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Afternoon Grain Commentary: 05.26.23

July corn futures were 13 1/4 cents higher today at $6.04, July soybeans rallied 13 1/4 cents to $13.37 1/4, and July wheat in Chicago gained 11 3/4 cents to close at $6.16. The US dollar was weaker while the energies and equities were higher.


Positioning for the long holiday weekend was a primary factor in today’s session. This generated short covering across the board and brought in light buying as risk premium was added to futures. Trade does not seem real concerned with current weather across the US, but long-range models are starting to gain interest. We are also starting to see drier patterns develop in Russia and Australia which gave the grains much of their support today. Reports that progress is being made on US debt talks also gave the commodity market support today as this weighed on the dollar and favored outside market values. The US is seeing elevated river movement and in turn this is starting to give interior basis more strength. Russian officials are already stating the Black Sea corridor will end in July unless all sanctions are lifted. In all reality the corridor is likely to stay open until China imports its fill of Russian products. How we start trade next week will depend heavily upon weekend weather developments. Monday night trade could be exciting.


Corn futures were higher today as short covering developed in the complex. Weather was a primary reason for this along with the potential loss of acres in the US. Maps indicate 26% of the US corn production region is in drought, up 1% from last week. Next week’s planting progress will center on North Dakota as that state is now at its prevent plant date. Corn also took technical support today as it continues to build an uptrend from the May 18th low of $5.47. Tightening corn inventories and firming cash markets were supportive for futures as well. Advances were capped by ongoing demand worries as export sales still trail estimates by 8%. We continue to see old crop sales washed out of and new crop sales are minimal giving trade the indication total corn use is overstated. Even with weather worries it will be hard to sustain a long-term rally in this scenario. For the week July corn gained 49 ½ cents.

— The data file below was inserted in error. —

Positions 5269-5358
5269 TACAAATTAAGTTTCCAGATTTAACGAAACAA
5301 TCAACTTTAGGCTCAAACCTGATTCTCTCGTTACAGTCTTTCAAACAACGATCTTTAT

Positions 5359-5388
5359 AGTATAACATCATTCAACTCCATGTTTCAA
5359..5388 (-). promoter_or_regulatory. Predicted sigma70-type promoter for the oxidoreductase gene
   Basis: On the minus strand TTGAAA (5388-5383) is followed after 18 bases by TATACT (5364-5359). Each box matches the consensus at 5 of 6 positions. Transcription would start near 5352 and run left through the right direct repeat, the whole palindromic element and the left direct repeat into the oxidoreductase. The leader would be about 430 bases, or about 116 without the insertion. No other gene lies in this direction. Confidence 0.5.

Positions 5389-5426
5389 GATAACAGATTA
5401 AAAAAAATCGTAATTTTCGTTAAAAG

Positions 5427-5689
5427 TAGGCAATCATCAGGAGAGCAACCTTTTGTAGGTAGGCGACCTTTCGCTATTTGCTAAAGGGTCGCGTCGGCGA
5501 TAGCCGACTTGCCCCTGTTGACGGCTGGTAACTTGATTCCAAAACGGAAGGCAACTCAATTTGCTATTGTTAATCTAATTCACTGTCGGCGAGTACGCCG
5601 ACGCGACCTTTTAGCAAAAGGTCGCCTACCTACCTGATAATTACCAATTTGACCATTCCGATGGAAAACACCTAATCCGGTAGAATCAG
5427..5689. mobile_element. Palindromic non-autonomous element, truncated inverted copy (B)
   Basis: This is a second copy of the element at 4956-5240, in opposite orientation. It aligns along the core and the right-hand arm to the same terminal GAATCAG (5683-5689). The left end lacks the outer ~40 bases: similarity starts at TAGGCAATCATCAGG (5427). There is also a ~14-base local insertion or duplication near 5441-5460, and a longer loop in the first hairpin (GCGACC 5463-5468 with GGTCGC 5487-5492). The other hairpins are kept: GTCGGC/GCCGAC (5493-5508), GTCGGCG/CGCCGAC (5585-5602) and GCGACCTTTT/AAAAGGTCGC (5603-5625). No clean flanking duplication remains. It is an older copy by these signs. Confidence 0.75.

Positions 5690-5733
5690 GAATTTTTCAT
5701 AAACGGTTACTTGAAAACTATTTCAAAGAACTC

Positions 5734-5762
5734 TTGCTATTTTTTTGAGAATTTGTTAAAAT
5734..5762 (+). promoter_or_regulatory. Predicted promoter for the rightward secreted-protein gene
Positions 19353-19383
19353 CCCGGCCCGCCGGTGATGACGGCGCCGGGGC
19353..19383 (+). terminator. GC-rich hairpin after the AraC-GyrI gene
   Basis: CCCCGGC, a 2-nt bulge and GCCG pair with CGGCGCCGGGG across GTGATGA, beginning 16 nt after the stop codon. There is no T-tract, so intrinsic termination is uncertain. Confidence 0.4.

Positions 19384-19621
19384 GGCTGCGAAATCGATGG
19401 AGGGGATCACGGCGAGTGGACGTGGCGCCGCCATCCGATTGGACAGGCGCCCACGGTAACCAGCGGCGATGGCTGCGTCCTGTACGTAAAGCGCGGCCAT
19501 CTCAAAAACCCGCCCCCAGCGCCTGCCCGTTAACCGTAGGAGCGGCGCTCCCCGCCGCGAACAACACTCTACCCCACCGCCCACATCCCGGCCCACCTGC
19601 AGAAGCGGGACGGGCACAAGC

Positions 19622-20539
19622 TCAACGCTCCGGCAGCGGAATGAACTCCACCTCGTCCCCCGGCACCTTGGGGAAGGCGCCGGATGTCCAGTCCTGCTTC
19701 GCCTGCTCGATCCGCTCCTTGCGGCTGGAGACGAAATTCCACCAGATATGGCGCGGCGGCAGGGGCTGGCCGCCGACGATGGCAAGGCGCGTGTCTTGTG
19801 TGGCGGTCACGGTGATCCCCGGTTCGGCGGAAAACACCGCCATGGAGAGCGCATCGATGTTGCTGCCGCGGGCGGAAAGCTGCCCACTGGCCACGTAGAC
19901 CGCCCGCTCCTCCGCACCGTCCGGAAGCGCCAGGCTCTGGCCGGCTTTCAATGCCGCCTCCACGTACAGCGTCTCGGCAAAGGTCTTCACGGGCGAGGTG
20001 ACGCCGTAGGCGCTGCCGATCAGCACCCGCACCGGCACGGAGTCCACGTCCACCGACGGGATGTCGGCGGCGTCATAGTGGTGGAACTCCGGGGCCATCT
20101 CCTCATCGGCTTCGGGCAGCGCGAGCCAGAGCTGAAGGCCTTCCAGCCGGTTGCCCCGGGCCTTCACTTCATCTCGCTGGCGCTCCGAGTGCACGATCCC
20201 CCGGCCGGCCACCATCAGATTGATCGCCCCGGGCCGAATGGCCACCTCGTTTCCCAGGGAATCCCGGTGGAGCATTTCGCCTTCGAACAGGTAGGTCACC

Sizable advances were made in the soy complex today from pre-weekend buying. Soybeans are not taking as much weather support as the grains right now but did benefit from trading above the 9-day moving average. The July contract has tested the $13.05 level three times and rallied making that point firm support. Palm oil finally firmed after posting losses for the past three session which was also favorable for the soy complex, as was a correction in soy products. Declining demand limited the day’s gains for soybeans as year to date sales are now down 7% from USDA projections. Importers are starting to source alternative protein meals, and this is cutting into world soy demand. Ongoing competition from cheaper South American offers is weighing on all oilseed markets. A shift in China’s feeding to more wheat may impact the country’s futures soybean imports. July soybeans gained 30 cents on the week.


While weather has been supportive for futures trade this week, next week is when we may see it become more of a driving factor. Being dry at this stage of the year is actually favorable as it allows planting to take place. Drier conditions also tend to help plants establish better root systems. If rains do not start to show up as we move into early June, we will see more of a bullish reaction. This is especially the case with warmer temperatures being forecast which will further reduce soil moisture content. Funds are heavily short the grains and approaching even on soybeans and this may be the catalyst that turns their market opinion.


The April beef and pork production numbers for the US have been released with lower output being seen. Beef production in April totaled 2.07 billion pounds, a decline of 11.1% from April 2022. This was mainly from a 9.6% reduction to cattle slaughter that equated to 2.54 million head. Pork production was down 3.7% for the month at 2.12 billion pounds. April hog slaughter was reported at 9.77 million head, a 3.1% reduction. Live weights were down on both cattle and hogs during the month which also lowered product output. Cattle weights in April were down 19 pounds from a year ago while hog weights were down 2 pounds.

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